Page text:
Productivity setup and process


I want to setup my productivity system that keeps me focused in 2021. In 2020 I wasted a lot of time on setting up & maintaining a complex system.


  • In the past I worked with tools like Todoist, Evernote and Things 3. The rich feature set of the tools encouraged me to create complex systems. I spend a lot of time setting up the system. Instead, I should have worked on my goals.
  • Further these tools encourage me to collect a lot of information and tasks. I collected a lot of ideas and todos and the backlog grew. Processing my inbox and cleaning up my system took hours.
  • I found that productive people use simple systems. Most of them use text files. Examples are Marc Andreessen, the make time authors and the author of agile results.
  • I found out that I couldn’t use Notion at my new job. Notion is cloud based. Using cloud tools is complex with [[ privacy requirements in a regulated industry ]].


  • The tool & system is “offline” and portable between jobs.
  • The tool & system gives me a clean start without old tasks every day.
  • I can setup the tool & system within 30 minutes.
  • I can reuse my existing templates.
  • I can share notes (e.g., meeting results and articles) with others. Others can edit them.


  1. I limit the time I spend on setting up tools: When I change the system, I do a simple fresh setup. I timebox the setup. If the system isn’t setup after 30 minutes, I go back to the old one.
  2. The system is a reduced version of Agile Results including:
    1. a daily list: with my one outcome of the day, a list of all meetings, a bullet list for free notes and the outcome of the week/KPI. I link my meeting list entry to the meeting note. During the day I write down notes in the free note bullet list. That I forget most of the notes is by design. If I forget a note it was not relevant enough.
    2. a project list: with a list of current projects. In the morning I use the list to remember the task I need to do with these projects. This uses my gut to identify relevant tasks instead of going through a huge backlog. This is fast and if I forget an important task people/life will remind me.
    3. an area list: with a list of important life areas e.g. health, relationships, career and financials. In the morning I use this list to remember if I need to do an important task in an important life area.
    4. a friday reflections list: with a list of learnings. The list includes the 1 thing that goes well, 1 thing to improve and a general list errors I don’t want to do twice.
  3. I put the following parts in place to setup the system:
    1. I use simple text files to create lists and notes. I can port these text files between applications. Text files also work offline. I manage these text files in Obsidian. Obsidian allows me to link notes and view them side-by-side. The side-by-side view is important when I use list to identify the tasks of the day.
    2. I downloaded Obsidian and created a note for each system component:
      1. PROJECTS: I created a bullet list of all active projects. If I have a lot of entries in the active projects list, I create an ARCHIEVE/SOMEDAY list and save them there. It’s important to keep my working environment declutter.
      2. AREAS: I created a bullet list of all active areas.
      3. DAILY_TEMPLATE: I created a folder templates. Based on my current template (link to GitHub) I created the template in the templates folder. In the Obsidian preferences I enabled the daily notes plugin. I configured the plugin to use the DAILY_TEMPLATE to create new daily entries.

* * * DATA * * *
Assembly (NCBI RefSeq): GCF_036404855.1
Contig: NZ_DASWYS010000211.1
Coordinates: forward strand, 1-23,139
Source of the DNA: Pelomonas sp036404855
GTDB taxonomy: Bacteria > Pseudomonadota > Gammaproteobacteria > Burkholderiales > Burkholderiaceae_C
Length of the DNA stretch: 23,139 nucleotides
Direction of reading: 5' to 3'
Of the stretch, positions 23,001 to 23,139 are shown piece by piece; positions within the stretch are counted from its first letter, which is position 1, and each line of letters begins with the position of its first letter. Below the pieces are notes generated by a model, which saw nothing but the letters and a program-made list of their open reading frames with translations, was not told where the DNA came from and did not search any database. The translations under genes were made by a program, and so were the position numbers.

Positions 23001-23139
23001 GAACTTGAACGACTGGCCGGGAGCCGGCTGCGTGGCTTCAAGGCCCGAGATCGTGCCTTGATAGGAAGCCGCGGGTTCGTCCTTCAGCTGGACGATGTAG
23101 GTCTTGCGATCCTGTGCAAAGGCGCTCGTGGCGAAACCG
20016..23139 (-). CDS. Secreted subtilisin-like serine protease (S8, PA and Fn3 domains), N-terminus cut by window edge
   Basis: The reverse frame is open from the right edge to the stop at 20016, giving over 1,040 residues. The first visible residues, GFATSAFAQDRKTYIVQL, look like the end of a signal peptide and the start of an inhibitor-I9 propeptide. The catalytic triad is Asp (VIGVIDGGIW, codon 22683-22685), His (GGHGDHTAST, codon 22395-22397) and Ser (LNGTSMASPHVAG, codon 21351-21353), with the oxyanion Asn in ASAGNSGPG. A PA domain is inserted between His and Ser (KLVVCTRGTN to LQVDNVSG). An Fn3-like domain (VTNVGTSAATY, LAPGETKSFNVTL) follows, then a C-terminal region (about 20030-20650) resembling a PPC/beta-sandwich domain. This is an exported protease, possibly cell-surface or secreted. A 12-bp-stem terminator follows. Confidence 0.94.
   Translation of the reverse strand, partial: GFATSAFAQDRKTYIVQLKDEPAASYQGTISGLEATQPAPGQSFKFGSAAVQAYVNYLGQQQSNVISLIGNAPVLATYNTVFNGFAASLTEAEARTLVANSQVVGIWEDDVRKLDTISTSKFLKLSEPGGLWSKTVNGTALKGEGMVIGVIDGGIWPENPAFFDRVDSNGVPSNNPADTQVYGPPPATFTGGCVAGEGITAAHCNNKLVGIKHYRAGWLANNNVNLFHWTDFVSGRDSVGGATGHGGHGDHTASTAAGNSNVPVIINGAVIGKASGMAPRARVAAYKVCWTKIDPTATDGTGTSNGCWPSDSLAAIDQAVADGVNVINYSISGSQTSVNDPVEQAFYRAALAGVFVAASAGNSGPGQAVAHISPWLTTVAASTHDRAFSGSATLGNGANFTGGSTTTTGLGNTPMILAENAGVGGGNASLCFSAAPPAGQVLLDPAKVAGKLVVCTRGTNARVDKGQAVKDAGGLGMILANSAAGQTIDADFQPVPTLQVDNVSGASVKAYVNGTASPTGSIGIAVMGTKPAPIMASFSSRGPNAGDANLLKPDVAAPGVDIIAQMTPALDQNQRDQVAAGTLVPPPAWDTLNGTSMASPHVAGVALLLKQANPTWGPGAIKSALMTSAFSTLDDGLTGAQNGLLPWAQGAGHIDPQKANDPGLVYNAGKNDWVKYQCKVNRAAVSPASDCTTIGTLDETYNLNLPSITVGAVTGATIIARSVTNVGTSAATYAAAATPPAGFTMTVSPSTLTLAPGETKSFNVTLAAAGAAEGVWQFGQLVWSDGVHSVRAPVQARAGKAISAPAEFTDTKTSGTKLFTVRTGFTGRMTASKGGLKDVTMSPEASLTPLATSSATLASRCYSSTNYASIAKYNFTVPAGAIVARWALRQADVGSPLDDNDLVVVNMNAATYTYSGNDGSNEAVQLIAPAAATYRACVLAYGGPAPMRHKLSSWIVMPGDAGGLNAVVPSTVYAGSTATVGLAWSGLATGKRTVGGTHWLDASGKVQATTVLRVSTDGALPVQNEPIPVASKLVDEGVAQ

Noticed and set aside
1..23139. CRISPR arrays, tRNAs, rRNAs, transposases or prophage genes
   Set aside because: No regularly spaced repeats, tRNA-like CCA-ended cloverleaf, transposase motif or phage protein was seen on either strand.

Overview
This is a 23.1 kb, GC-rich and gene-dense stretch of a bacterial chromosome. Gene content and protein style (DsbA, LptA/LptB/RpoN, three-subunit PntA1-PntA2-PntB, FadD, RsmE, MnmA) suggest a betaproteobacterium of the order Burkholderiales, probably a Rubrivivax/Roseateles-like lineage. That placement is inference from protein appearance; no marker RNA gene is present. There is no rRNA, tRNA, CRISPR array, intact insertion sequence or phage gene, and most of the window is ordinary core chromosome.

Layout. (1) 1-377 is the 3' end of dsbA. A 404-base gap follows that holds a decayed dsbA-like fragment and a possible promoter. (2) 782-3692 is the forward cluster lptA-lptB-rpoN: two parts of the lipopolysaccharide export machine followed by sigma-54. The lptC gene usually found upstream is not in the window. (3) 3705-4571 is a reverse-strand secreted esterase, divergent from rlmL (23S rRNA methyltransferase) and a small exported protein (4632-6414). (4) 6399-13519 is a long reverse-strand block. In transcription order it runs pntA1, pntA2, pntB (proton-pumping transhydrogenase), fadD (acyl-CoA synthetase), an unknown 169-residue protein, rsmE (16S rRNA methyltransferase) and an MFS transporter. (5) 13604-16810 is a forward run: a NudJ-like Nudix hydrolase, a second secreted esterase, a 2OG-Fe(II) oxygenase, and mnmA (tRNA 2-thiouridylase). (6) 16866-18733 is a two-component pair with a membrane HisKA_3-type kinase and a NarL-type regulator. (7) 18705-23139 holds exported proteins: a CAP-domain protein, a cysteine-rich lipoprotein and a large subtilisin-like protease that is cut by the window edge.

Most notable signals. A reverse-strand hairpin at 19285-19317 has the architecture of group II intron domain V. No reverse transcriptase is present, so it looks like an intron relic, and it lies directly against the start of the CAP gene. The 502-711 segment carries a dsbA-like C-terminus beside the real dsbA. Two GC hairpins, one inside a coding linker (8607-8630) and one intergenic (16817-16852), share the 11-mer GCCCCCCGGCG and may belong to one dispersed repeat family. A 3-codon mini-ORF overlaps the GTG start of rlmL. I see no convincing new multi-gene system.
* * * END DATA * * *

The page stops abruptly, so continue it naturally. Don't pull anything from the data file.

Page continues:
4. MEETING_TEMPLATE: in the templates folder I created the meeting note template (GitHub). I enable the templates under core plugins. For each meeting I create a note and use the template plugin to fill the note with the meeting template. I use this template to document meetings. Afterwards I export the result to a shared location where everybody can access. This might be Confluence, Google Docs or an EMail.
    3. I starred the PROJECTS and AREAS note in Obsidian to access them faster.
    4. I enabled the side-by-side 3rd party plugin in Obsidian. This allows me to open the trigger list besides the daily notes, and meeting notes.
  4. I use the system the following way:
    1. Every week I add the weekly outcome & KPI to the DAILY_TEMPLATE. During daily planning seeing the weeks outcome keeps me focused.
    2. Every day I create a new daily note. I go through my calendar and write down the meetings. I open up side by side to my daily note the PROJECTS. I read through the projects and write down the important tasks coming to my mind. Then switch to the AREAS note. I read through them and write down the important tasks coming to my mind. Finally, I delete everything except the 3 important tasks.
    3. During the day I noted down whatever comes to my mind in the notes area of the daily note. If they relate to an area or resource, I write them down there.
    4. On Friday I write down the 1 thing I want to keep doing and 1 thing I need to change in the DAILY_TEMPLATE. Futher I write down lessons learned in a simple list. Every day I go through the lessons learned list so I don’t forget them and don’t do error twice.

Topics for another post:

  • In an experiement I split the day int day and evening with two outcomes allowing me to reflect the seperation in work/life, work/hobby).
  • My RESOURCES list: I created a bullet list of all resources I have. A resource is a note/asset that I use in projects or areas (notes on programming, online marketing, software achitecture, productivity). I use an ARTICLE_TEMPLATE to write things down for RESOURCES.
  • My digital garden setup using Obsidian to share some articles.

Notes mentioning this note

Here are all the notes in this garden, along with their links, visualized as a graph.